Amazon news this week includes the launch of a new German language publishing imprint, lower Kindle sales for 2013, and a hike in the price of Prime.
In Germany, where fixed price laws demand a level playing field, Amazon’s KDP gave its self-published authors an edge when it came to ebooks.
A discussion with nine experts from Frankfurt Academy’s CONTEC 2013 interactive learning lab on self-publishing’s implications for the industry.
What is the future of B&N in light of recent poor performance reports, how do royalties really work, and what do you tell your parents about the sex in your novels?
In 2012 AmazonCrossing published more works of fiction and poetry in translation in the US than any other press except for Dalkey Archive, and is tops so far this year.
Amazon Publishing announces that the Hangman’s Daughter series is their first million seller. Is it a cause for concern? Celebration? Or merely surprise that it took this long?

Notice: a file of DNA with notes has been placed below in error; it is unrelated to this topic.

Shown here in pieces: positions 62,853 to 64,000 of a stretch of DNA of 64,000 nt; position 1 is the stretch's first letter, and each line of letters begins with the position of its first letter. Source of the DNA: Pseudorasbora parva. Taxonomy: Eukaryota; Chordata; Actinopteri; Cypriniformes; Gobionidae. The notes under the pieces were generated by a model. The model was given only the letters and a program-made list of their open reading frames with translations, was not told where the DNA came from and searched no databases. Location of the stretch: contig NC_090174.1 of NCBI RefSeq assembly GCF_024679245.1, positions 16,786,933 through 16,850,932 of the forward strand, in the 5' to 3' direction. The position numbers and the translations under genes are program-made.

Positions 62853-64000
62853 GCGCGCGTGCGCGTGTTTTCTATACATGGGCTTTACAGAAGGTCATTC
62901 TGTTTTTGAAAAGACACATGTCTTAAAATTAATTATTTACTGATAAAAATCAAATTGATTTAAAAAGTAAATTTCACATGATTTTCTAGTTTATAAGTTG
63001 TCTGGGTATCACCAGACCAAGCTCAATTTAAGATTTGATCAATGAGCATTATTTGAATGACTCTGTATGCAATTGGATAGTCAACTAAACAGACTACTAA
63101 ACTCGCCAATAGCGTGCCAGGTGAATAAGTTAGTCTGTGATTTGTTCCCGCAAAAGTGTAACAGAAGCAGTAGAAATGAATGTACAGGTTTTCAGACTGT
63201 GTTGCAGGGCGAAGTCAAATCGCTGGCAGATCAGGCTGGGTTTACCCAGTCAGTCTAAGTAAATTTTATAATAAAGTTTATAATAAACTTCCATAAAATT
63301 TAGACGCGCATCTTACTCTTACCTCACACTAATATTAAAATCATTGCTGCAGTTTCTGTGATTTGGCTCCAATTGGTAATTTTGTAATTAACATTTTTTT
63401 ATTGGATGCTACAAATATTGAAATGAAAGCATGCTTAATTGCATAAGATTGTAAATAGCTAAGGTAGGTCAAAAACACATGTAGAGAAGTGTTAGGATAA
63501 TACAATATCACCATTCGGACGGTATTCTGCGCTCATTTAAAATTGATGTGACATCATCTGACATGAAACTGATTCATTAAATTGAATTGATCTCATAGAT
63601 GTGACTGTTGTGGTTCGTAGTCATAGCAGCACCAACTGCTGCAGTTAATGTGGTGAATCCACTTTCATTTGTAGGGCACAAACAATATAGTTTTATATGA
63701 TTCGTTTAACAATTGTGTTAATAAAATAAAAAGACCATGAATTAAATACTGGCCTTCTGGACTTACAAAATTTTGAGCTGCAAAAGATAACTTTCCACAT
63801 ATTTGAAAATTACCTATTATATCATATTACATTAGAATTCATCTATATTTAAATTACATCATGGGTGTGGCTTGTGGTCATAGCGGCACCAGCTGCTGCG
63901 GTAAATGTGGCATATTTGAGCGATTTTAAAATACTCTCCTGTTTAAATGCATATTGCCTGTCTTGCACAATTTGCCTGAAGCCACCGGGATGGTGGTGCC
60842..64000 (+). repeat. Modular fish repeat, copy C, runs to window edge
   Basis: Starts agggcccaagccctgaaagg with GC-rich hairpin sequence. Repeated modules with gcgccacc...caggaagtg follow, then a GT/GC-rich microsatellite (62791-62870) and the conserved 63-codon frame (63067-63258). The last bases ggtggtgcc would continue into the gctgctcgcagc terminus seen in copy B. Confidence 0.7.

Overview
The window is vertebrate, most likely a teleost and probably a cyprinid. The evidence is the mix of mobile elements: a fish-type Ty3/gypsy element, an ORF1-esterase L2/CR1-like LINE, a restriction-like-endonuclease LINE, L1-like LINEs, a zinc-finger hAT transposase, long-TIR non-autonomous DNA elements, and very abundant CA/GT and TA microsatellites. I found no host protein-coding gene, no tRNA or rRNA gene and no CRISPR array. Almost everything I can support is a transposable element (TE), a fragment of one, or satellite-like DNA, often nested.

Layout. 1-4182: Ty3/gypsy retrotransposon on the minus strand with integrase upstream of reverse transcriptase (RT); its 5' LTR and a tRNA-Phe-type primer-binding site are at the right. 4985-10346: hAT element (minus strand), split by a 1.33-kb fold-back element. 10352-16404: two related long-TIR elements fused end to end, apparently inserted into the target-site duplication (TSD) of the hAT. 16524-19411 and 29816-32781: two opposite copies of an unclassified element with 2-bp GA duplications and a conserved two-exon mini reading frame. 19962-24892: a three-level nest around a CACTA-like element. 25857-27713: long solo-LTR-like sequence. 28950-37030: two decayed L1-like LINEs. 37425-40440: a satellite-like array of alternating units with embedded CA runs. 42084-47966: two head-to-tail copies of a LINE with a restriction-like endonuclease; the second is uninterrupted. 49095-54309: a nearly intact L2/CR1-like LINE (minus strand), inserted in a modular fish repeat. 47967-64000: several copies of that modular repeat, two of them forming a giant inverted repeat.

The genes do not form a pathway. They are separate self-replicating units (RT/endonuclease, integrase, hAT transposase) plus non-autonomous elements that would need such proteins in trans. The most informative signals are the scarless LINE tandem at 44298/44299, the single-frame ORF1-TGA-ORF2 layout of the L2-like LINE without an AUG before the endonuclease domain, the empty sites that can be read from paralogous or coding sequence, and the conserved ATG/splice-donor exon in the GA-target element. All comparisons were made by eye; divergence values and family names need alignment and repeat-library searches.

The publishers of UK’s Stork Books argue that major publishers and the media in the UK and USA underestimate the audience for translated books and are making a big mistake.
Open Letter Books has published their database of all the translations in the US for 2012 (so far). Dalkey leads the pack of publishers, with AmazonCrossing in second.
Why is literature in translation such a hard sell in the USA and UK? Publishers, reviewers and translators discussed their opinions at the London Book Fair.
Iceland has one foot in ancient culture and one foot in the modern world — and its books pose unique challenges, says translator Victoria Cribb.